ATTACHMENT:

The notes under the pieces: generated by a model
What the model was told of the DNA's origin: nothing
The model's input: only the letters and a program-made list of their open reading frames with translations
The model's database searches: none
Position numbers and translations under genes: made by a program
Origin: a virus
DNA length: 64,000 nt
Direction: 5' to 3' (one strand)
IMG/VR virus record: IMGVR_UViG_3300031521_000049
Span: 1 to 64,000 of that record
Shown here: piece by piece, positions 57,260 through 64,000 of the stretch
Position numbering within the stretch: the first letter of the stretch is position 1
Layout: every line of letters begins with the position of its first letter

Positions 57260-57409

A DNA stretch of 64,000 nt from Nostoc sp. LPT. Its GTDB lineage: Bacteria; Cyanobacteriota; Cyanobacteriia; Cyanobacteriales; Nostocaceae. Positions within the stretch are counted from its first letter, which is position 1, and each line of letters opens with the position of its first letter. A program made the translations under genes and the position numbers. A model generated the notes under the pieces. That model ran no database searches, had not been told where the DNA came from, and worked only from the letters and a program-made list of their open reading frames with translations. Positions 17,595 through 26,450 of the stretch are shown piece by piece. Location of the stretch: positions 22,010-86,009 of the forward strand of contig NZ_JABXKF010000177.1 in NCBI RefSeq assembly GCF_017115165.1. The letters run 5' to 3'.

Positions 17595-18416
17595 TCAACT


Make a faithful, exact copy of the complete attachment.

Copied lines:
The notes under the pieces: generated by a model
What the model was told of the DNA's origin: nothing
The model's input: only the letters and a program-made list of their open reading frames with translations
The model's database searches: none
Position numbers and translations under genes: made by a program
Origin: a virus
DNA length: 64,000 nt
Direction: 5' to 3' (one strand)
IMG/VR virus record: IMGVR_UViG_3300031521_000049
Span: 1 to 64,000 of that record
Shown here: piece by piece, positions 57,260 through 64,000 of the stretch
Position numbering within the stretch: the first letter of the stretch is position 1
Layout: every line of letters begins with the position of its first letter

Positions 57260-57409

A DNA stretch of 64,000 nt from Nostoc sp. LPT. Its GTDB lineage: Bacteria; Cyanobacteriota; Cyanobacteriia; Cyanobacteriales; Nostocaceae. Positions within the stretch are counted from its first letter, which is position 1, and each line of letters opens with the position of its first letter. A program made the translations under genes and the position numbers. A model generated the notes under the pieces. That model ran no database searches, had not been told where the DNA came from, and worked only from the letters and a program-made list of their open reading frames with translations. Positions 17,595 through 26,450 of the stretch are shown piece by piece. Location of the stretch: positions 22,010-86,009 of the forward strand of contig NZ_JABXKF010000177.1 in NCBI RefSeq assembly GCF_017115165.1. The letters run 5' to 3'.

Positions 17595-18416
17595 TCAACT